NACSF Guide For Cigar Store Freeloaders Review

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NACSF Guide For Cigar Store Freeloaders Review

A couple of weeks ago I was smoking my way through a local cigar shop grand opening event when I bumped into a fellow named Dave. Dave, it turns out, is the former cigar shop owner and is now the author of a blog called Havana Bananas, which, as the website states, covers the topics of cigars, politics and life.

After talking about cigars and blogging for a while, he mentioned that one of his many projects is a book he self-publishes named the NACSF Guide For Cigar Store Freeloaders. I mentioned that I had actually heard of it, and was debating whether or not I should buy a copy. I joked that the newfound freeloading power I gained might corrupt me. Or at least finish the job. As it turns out, Dave had brought a few copies with him to give to the cigar shop owner, and handed me one. As my way of saying thanks for the generosity, I promised him I’d review it for one of my Saturday product reviews.

Book Stats
Weight: 6 oz
Dimensions: 8 1/2″ x 11″ x 1/4″
Pages: 20
Edition: 1st
Price: $5.99 (buy it here)

I sat down with the book after the event, and blazed through its 20 pages in probably 30 or so minutes. It was an entertaining little read, and true to it’s title, I was full of clever ways to get free stuff out of your local cigar shop. I had expected it to be a little more little more sarcastic or maybe even an incredibly lengthy joke designed to pull one over on cigar store weasels and give proprietors a good laugh. And in an Andy Kaufman-esque way, perhaps it does that. But what I heard in the background as I read, in a voice that was both resigned and annoyed, was “You wanna know how to get a bunch of free stuff from your B&M? You really wanna know? Ok, fine. I’ll tell you.” The author comes pretty close to saying just that in the disclaimer on the last page: “This document speaks the truth about cigar store freeloaders. I felt that since I couldn’t beat them, I would join them and maybe make a few bucks for myself.”

The funny thing is for me is this became a what-not-to-do guide. Having learned a few new tricks, it dawned on me that these tricks must be pretty common knowledge to the savvy retailer. Let’s face it, the guy behind the counter at your B&M is an expert at the craft of selling cigars and dealing with customers. Five (or more) days a week for years on end hones their customer spidey-senses so that they can probably see you coming a mile away. Hey I like free stuff as much as the next guy, but I’d hate to think that owner of my local shop refers to me as “that weasel” when I’m not around. (Heck, they still might, you never know. I guess infamy is just another form of celebrity!)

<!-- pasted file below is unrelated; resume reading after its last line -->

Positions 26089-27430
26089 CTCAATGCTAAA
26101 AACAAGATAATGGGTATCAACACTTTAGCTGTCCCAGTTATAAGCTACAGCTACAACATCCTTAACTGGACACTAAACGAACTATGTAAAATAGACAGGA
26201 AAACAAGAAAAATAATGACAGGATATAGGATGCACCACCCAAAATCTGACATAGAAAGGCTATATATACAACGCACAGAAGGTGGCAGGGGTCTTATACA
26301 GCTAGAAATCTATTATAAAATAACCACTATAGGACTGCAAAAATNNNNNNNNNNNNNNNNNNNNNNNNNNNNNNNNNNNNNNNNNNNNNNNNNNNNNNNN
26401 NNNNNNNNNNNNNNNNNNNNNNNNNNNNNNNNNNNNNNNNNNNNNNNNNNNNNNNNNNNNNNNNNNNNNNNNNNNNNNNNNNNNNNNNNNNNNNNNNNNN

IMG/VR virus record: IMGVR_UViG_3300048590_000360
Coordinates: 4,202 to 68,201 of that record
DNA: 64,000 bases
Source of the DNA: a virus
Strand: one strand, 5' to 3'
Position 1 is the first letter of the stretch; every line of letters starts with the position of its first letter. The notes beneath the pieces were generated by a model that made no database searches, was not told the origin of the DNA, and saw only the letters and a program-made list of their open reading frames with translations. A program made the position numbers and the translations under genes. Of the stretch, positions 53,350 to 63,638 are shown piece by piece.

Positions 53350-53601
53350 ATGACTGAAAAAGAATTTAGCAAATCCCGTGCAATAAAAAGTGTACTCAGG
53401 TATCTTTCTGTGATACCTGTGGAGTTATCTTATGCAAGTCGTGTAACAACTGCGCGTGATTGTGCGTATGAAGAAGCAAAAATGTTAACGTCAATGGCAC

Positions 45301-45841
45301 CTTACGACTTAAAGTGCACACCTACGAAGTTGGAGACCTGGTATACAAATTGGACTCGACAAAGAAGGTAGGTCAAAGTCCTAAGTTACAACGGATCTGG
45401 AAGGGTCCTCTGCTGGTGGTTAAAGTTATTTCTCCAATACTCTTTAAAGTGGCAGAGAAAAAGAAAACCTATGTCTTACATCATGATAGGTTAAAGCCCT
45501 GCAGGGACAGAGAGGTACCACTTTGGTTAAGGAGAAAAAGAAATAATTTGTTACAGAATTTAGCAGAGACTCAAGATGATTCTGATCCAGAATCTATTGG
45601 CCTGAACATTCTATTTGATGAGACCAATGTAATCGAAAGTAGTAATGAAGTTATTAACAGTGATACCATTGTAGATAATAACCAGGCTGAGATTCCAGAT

Another interesting side effect of reading this book is that I’ve developed a bit of a freeloader-spidey sense myself. I get this tingling sensation whenever I’m around somebody who’s workin’ it for free smokes. Maybe it’s time for me to open up a cigar shop!

Ok, let’s break this down into some pros and cons.

What I liked

  • It was entertaining. And it ends with a quiz!
  • I learned some new ways to get free stuff at the local B&M. (Hey, free stuff is cool!)
  • It was a quick read, very clear, covering the topics in a very straightforward manner.
  • This would be excellent reading material for a new shop owner. In fact, I’d say it’s an absolute must read for anyone considering opening a cigar shop.
  • It’s inexpensive.

What I didn’t like

  • I learned some new ways to get free stuff at the local B&M. I’m really concerned that this book may encourage behavior that dishonest, and at worst, illegal.
  • It was a quick read. I’m kinda hoping a second, expanded version comes out. But then again, I’m kinda hoping it doesn’t. (See previous bullet point.)
  • I felt a little guilty about free stuff I’ve gotten in the past. (Hey, I try not to be a weasel, I really do.)
  • No page numbers. Kinda nitpicky, but I’d love it if the pages had numbers at the bottom and the table of contents referenced those numbers. But hey, it’s only 20 pages.
  • There were a few points where the text needed a bit of editing. I was a lit geek in college, so these things jump out at me.

Who should read it

  • New cigar shop owners, and new employees in a cigar shop.
  • Seasoned cigar shop owners. You might see something new, but most likely, you’ll just get a good chuckle.
  • Customers with ethics. It is entertaining. And it may help you avoid being a weasel.
  • Freeloaders. You stand to benefit most of all by reading this. But be warned, we will be having a chuckle at your antics!

I’d like to finish this review with another quote from the guide: “And please, take care of your local cigar stores… If the cigar smokers allow stores to close, where are we going to smoke an mingle?”

enjoying cigars since 1997

6 thoughts on “NACSF Guide For Cigar Store Freeloaders Review

  1. Hey ‘lit geek’,
    Bullet one of ‘what I didn’t like’ ends “and at works, illegal.”

    I think you meant to say “and at worst, illegal.”

    If you’re going to mention editing, it would be good to do a bit yourself.

    Brian, enjoy your work anyway.


  2. What? No first,second, and third thirds? No evaluation of body, finish, and no nuances, hints, or notes? What kind of review is this?

  3. ace,

    I’m saving that for the follow up video review, wherein I plan to roll it up, and smoke it right down the to the nub. LOL (Wouldn’t that make for a great tower of burn?)

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